Congress shall make on law respecting an establishment of religion, or prohibiting the free exercise thereof.

Congress shall make on law respecting an establishment of religion, or prohibiting the free exercise thereof.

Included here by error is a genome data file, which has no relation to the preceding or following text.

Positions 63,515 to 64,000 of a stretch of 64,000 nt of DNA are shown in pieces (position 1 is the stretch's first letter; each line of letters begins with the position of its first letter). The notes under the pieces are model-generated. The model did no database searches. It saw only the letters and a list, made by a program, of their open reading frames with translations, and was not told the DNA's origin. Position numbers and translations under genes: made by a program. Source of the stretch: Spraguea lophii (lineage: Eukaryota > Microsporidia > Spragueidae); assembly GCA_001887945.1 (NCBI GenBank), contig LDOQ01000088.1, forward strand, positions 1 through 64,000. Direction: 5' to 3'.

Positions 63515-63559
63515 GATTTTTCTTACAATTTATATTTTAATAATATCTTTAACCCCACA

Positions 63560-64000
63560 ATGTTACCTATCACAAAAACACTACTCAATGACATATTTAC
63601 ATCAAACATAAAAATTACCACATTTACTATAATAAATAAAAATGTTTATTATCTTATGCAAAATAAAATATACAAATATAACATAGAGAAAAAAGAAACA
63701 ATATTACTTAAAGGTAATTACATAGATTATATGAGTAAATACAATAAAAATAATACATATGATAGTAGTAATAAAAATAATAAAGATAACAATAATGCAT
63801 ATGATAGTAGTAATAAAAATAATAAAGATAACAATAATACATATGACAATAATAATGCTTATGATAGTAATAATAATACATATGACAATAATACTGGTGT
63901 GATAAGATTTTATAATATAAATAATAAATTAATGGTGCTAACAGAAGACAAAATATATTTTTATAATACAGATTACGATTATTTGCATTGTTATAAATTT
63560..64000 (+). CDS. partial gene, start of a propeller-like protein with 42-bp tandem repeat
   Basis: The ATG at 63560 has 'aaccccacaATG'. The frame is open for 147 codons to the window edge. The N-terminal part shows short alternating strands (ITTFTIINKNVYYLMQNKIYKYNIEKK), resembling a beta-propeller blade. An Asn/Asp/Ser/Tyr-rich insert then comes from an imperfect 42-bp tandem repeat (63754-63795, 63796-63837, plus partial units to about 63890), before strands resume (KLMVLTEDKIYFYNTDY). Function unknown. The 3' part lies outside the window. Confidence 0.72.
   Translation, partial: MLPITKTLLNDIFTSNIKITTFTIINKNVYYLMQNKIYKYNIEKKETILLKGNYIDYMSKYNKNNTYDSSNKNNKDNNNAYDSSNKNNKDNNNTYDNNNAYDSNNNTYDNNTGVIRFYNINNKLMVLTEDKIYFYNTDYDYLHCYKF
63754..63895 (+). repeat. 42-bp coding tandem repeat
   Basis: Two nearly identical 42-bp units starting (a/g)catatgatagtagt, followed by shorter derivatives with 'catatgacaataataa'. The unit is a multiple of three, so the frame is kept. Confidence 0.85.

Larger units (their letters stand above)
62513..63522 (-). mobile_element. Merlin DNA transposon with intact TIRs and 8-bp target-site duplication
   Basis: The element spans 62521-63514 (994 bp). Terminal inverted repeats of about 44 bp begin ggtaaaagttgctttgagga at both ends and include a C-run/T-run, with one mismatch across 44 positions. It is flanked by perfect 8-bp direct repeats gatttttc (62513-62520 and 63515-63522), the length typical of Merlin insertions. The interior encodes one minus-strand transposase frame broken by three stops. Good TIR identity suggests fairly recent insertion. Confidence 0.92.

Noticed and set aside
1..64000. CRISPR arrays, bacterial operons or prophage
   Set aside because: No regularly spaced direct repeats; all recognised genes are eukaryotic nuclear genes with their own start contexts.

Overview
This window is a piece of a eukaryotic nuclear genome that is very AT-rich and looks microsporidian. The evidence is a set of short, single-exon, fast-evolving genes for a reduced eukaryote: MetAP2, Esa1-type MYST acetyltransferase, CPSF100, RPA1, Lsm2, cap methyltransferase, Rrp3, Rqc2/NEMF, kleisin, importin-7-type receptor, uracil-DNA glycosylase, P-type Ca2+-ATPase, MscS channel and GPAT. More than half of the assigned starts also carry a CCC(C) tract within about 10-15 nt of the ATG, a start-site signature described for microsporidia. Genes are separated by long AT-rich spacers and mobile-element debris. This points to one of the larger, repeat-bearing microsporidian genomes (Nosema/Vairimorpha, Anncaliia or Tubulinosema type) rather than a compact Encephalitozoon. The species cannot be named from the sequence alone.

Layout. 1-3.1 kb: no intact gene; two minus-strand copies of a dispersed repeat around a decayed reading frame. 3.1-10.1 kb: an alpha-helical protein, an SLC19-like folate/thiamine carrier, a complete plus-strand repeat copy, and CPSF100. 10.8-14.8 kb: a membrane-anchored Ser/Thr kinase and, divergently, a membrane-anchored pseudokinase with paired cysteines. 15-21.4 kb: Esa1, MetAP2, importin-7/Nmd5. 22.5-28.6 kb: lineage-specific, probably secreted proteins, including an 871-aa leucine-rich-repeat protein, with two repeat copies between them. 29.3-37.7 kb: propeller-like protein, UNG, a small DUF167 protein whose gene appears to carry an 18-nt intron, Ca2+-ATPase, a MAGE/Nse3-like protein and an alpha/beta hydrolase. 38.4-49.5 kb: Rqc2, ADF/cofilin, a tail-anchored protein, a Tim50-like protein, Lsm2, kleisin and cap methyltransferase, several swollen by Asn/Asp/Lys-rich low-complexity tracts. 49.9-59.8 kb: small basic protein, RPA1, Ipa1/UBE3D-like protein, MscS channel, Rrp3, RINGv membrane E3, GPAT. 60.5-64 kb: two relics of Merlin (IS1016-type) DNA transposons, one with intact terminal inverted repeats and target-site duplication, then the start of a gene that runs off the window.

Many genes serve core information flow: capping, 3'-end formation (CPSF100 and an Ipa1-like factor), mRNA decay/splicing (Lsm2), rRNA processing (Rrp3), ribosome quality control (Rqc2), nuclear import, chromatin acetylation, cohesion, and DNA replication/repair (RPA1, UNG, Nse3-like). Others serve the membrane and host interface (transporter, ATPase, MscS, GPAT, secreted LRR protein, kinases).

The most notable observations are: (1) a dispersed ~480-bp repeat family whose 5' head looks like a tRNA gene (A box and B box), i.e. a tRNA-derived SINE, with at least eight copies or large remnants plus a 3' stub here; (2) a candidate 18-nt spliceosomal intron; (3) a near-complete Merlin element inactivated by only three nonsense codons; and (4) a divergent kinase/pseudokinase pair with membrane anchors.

The First Amendment to the Constitution of the United States of America reads: ” Congress shall make on law respecting an establishment of religion, or prohibiting the free exercise thereof.” This amendment is commonly called the Establishment Clause. It forms the foundation of the right of every American to practice their chosen religion freely and without interference of the government. This idea of freedom of religion has been stated plainly in the Constitution, but is vague on the questions raised about the meaning of religious freedom. In 1947, the Supreme Court issued a statement emphasizing the separation of church and state. But one of the questions that is raised is, when is prayer appropriate? Is it separation of church and state when congress opens each session with a Christian prayer or when they swear-in government officials with a bible? For some people in Congress this raises serious questions about when prayer is or isn’t appropriate. In 1962, the Supreme Court decided that public schools didn’t have the power to authorize school prayer. It was stated that religion is private and schools are public. Any prayer in school goes against the basis in which our country was formed upon. America came into existence because colonists wanted religious freedom. Our founding fathers carefully wrote the constitution to grant the freedom of separation of church and state. Students are entitled to the right to express their religious beliefs in school, but it is unconstitutional for the administration to endorse or discriminate against any religion. The practice of coercive prayer is unconstitutional and should be forever kept separate from this nation’s schools. Religion in public schools has been around for many years. In fact, it started in the colonial period of the United States history. This is when the schools were thought to be an arm of the church; therefore their curriculum contained reli…


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